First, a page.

View Full Version : Practical Issues for Ground Zero

February 27th, 2003, 10:36 PM
NY Times

In the end, it was not so much about architecture, about solemn memorial pits or soaring gardens in the sky. Instead, the decision announced yesterday to choose Daniel Libeskind's design for the World Trade Center site revolved mainly around politics, economics and engineering, people close to the selection process said.

Almost immediately after the decision was announced, civic groups, downtown business leaders and others began debating the details that will be needed to put the plan into effect.

Many of those details also played a part in the selection of Mr. Libeskind. Mayor Michael R. Bloomberg focused on economics at a briefing on the two finalist plans for the site, favoring the street life that the Libeskind plan would create, including a vibrant public plaza that would form a new crossroads of commerce and culture on the site, said people who attended a briefing for the mayor and others.

Officials from the Port Authority of New York and New Jersey, which owns the site, and the Lower Manhattan Development Corporation, which oversaw the design competition, acted like engineers as they made their choice, according to those close to the process. They cast doubt on whether the latticework towers proposed by the losing architectural team, called Think, could be built at all and, if so, at what cost, said people who attended the briefing, given by the architects for Mr. Bloomberg, Gov. George E. Pataki and a committee overseeing the site plan selection.

Mr. Pataki was keenly attuned to the politics behind the choice, several participants in the process said.

The governor has long said that the memorial was the most important element of the designs, and he has listened closely to the desires of family members of those killed on Sept. 11, 2001. Family members told him that the Libeskind memorial sent the message that those victims would be remembered by a symbol of strength — the slurry wall — rather than by what they characterized as a pair of skeletal towers that recalled how their loved ones had died, said the participants in the meetings.

Referring to the latticework towers designed by the Think team, led by Rafael Viñoly and Frederic Schwartz, Roland W. Betts, a development corporation director who was chairman of the steering committee, said, "Many people looked at the Viñoly towers as something that would be a magnet, as an inspiration, for the city and the country and so on, that would propel tourism and commercial development.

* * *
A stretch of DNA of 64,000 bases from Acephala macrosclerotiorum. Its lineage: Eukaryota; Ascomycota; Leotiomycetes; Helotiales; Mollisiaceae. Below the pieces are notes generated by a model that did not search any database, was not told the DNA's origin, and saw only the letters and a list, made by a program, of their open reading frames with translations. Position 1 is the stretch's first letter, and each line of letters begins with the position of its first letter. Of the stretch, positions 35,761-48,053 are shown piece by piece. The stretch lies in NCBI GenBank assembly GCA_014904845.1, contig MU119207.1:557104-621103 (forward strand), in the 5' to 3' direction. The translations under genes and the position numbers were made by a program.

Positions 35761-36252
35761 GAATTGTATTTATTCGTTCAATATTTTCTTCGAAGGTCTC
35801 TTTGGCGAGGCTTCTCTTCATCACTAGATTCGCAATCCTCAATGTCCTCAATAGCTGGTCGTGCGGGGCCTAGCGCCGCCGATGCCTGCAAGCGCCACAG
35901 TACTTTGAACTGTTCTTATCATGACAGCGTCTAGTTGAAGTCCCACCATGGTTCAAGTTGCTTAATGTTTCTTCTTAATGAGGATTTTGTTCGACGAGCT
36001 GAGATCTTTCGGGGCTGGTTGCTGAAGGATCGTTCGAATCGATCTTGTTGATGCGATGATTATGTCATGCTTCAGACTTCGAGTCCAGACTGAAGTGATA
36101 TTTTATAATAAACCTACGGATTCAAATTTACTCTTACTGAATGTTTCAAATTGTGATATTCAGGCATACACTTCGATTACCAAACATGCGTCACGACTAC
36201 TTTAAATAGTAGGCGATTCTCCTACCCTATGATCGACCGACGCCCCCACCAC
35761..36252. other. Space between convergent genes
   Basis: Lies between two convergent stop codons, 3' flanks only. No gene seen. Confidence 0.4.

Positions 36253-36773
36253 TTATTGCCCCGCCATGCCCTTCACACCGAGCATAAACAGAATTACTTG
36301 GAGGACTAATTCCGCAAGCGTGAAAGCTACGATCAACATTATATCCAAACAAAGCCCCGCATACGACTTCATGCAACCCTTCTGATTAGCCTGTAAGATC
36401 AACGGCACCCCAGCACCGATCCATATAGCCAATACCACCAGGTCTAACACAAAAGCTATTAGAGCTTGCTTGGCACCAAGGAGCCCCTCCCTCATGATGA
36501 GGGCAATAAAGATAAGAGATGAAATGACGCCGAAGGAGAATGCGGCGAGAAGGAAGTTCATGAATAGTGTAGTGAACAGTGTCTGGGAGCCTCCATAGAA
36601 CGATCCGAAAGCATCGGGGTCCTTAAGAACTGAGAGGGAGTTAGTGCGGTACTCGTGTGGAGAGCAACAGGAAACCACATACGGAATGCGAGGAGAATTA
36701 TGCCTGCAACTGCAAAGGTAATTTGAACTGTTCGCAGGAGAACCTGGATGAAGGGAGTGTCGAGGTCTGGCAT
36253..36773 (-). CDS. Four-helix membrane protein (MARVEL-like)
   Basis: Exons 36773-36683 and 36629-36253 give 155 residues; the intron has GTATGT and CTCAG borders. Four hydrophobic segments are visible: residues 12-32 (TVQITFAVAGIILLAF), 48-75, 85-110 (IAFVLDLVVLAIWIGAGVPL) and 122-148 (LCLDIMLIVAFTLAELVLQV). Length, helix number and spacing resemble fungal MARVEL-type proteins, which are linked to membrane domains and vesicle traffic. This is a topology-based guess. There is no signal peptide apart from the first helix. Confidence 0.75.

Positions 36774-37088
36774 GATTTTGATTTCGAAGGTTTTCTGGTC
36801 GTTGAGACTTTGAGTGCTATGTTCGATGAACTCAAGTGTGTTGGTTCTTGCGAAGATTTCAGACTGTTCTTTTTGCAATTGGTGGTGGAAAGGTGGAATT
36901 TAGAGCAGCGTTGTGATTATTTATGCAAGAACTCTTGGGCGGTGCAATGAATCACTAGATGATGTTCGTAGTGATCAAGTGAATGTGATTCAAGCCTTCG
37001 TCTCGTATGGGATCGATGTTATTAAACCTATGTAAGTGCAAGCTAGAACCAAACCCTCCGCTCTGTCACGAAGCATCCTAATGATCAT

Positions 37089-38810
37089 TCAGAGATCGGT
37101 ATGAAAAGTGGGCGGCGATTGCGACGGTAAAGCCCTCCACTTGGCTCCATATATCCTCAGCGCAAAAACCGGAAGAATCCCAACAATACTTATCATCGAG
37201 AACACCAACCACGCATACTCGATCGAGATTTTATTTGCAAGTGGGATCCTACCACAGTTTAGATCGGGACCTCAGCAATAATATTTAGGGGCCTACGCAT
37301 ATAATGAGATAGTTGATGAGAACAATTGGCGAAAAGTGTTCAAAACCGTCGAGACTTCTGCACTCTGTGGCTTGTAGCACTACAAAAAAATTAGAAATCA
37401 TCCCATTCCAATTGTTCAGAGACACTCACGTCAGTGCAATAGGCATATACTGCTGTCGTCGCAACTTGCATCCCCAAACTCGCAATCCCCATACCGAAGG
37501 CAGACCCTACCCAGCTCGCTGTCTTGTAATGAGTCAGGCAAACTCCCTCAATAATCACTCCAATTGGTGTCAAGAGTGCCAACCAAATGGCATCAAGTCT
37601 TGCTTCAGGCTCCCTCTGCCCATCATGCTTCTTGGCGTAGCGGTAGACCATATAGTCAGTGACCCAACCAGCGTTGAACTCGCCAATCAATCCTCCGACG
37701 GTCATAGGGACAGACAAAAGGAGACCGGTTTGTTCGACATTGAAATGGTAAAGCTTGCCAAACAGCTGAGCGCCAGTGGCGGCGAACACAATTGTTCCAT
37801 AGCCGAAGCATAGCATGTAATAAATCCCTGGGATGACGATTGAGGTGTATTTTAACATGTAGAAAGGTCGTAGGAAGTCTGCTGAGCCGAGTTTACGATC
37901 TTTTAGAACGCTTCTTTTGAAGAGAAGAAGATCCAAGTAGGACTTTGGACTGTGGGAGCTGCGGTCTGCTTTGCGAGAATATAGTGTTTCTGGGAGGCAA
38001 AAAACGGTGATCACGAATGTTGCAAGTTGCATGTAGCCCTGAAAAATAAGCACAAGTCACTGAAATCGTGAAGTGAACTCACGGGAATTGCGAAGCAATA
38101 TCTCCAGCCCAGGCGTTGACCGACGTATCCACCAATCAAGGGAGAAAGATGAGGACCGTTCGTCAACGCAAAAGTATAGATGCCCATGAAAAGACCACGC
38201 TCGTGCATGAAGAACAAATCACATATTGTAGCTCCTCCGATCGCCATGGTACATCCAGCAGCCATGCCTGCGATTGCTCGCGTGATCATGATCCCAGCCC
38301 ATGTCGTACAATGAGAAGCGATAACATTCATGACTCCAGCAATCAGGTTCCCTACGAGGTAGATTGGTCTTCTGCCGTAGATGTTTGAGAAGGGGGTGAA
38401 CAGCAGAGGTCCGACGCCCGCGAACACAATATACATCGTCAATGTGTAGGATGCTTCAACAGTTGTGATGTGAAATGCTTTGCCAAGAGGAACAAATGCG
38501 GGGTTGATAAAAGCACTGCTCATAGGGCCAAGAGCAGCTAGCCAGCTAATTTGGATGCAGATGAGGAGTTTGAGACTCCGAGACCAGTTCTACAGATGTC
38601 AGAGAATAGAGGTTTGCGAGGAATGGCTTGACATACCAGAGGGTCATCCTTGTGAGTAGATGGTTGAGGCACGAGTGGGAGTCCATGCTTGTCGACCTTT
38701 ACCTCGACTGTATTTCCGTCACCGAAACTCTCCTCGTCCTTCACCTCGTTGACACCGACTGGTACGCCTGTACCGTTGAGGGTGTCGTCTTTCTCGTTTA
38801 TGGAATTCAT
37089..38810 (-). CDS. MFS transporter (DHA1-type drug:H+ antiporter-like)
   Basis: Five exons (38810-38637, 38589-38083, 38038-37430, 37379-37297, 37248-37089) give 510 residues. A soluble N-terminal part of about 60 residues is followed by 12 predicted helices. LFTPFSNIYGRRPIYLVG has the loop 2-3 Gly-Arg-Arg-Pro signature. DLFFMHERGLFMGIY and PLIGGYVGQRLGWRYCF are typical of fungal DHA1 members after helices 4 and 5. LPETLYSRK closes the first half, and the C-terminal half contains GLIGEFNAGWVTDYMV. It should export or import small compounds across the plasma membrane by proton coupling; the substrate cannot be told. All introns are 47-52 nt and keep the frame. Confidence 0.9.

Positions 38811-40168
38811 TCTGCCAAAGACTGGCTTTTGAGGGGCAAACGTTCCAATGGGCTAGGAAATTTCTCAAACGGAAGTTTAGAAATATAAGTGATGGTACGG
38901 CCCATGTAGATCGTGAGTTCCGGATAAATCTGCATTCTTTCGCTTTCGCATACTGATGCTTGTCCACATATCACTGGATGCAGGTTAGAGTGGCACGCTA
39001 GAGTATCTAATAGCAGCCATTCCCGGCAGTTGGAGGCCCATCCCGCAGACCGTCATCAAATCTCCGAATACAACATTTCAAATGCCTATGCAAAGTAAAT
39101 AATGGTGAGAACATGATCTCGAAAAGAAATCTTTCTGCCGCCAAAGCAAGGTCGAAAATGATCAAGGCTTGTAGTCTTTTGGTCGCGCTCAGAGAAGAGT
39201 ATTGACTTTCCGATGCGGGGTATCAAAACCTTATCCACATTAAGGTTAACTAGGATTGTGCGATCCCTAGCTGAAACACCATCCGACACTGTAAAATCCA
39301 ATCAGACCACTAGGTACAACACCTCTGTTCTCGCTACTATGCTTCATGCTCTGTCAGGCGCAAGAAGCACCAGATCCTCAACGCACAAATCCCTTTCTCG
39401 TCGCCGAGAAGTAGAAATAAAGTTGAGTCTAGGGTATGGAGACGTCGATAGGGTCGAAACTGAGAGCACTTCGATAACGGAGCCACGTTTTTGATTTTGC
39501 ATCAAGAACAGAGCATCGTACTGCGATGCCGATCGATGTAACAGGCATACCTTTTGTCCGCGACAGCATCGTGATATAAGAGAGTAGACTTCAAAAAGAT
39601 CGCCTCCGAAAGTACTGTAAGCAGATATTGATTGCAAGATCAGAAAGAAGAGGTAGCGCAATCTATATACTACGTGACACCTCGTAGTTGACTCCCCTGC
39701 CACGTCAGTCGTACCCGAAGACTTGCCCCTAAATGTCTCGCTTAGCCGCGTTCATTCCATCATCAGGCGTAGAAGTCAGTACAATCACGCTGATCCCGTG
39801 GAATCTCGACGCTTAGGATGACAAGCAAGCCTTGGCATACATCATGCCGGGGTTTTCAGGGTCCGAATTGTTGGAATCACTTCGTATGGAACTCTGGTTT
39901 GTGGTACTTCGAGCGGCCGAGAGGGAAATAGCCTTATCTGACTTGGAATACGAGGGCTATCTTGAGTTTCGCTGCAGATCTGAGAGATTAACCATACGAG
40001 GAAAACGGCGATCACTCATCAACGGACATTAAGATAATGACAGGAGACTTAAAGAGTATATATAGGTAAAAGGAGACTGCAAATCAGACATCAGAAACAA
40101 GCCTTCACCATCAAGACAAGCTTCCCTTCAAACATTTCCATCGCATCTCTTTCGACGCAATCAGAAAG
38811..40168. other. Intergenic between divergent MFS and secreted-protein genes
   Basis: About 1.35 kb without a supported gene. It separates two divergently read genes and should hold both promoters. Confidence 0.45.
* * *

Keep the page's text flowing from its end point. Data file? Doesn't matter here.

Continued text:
"That's how I saw it. What I didn't realize was that other people saw it as the skeletons of the original towers and a constant reminder of the attack and of death." Between those two points of view, Mr. Betts said, "there is not a lot of middle ground."

The plan is more significant for its placement of elements on the site than it is for the imagined commercial buildings rising toward the sky. The choice was made by Mr. Bloomberg and, even more so, by Mr. Pataki, who has wielded the most power over the rebuilding process from the beginning.

The governor said yesterday that the task now is "to make sure that the plan you see will become a reality." Many people doubted that officials from the state, the city, the Port Authority and dozens of city, state and federal governmental entities could cooperate to the degree necessary to create an inspiring plan, Mr. Pataki said. But they did, he said, allowing Mr. Libeskind to create "an inspiring symbol that will reach into the sky and that will let the world know that the terrorists have failed."

Mr. Pataki did not mention the Think team's design in his public remarks. But Lisa Stoll, a spokeswoman, said yesterday that he believed that the Viñoly plan would also have been "a tremendous symbol of New York's resilience."

For 15 months, public officials, civic groups, family members and the general public have debated, often heatedly, the merits of a dozen different schemes for the rebuilding of the trade center.

But yesterday, once the decision was made, many of the vestiges of anger and passion disappeared, and a vast majority of those who followed the process said they wanted to get on with the rebuilding.

As if to illustrate that spirit, just before the presentation of the winning design began yesterday at the Winter Garden, the sparkling glass atrium adjacent to the trade center site, Larry A. Silverstein, the developer who holds the lease rights to the World Trade Center's commercial space, approached Mr. Libeskind.